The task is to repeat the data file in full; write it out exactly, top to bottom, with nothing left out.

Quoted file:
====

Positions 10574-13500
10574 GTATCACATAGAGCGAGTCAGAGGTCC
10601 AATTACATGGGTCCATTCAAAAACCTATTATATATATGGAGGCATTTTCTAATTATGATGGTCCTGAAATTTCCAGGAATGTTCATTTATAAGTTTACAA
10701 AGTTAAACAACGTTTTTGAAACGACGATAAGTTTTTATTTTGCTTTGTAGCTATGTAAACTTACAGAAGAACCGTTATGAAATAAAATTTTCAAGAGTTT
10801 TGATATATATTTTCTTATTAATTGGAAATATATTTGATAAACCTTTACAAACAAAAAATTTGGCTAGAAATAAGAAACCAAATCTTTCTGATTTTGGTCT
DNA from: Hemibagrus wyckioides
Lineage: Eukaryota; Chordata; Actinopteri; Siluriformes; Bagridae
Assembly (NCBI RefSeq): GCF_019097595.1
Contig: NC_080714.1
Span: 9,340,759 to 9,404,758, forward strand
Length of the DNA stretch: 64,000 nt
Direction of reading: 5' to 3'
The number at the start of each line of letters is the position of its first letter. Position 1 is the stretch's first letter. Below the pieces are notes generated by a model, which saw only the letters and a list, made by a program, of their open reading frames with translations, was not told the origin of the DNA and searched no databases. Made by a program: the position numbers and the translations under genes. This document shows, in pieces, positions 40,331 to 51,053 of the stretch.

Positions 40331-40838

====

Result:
Positions 10574-13500
10574 GTATCACATAGAGCGAGTCAGAGGTCC
10601 AATTACATGGGTCCATTCAAAAACCTATTATATATATGGAGGCATTTTCTAATTATGATGGTCCTGAAATTTCCAGGAATGTTCATTTATAAGTTTACAA
10701 AGTTAAACAACGTTTTTGAAACGACGATAAGTTTTTATTTTGCTTTGTAGCTATGTAAACTTACAGAAGAACCGTTATGAAATAAAATTTTCAAGAGTTT
10801 TGATATATATTTTCTTATTAATTGGAAATATATTTGATAAACCTTTACAAACAAAAAATTTGGCTAGAAATAAGAAACCAAATCTTTCTGATTTTGGTCT
DNA from: Hemibagrus wyckioides
Lineage: Eukaryota; Chordata; Actinopteri; Siluriformes; Bagridae
Assembly (NCBI RefSeq): GCF_019097595.1
Contig: NC_080714.1
Span: 9,340,759 to 9,404,758, forward strand
Length of the DNA stretch: 64,000 nt
Direction of reading: 5' to 3'
The number at the start of each line of letters is the position of its first letter. Position 1 is the stretch's first letter. Below the pieces are notes generated by a model, which saw only the letters and a list, made by a program, of their open reading frames with translations, was not told the origin of the DNA and searched no databases. Made by a program: the position numbers and the translations under genes. This document shows, in pieces, positions 40,331 to 51,053 of the stretch.

Positions 40331-40838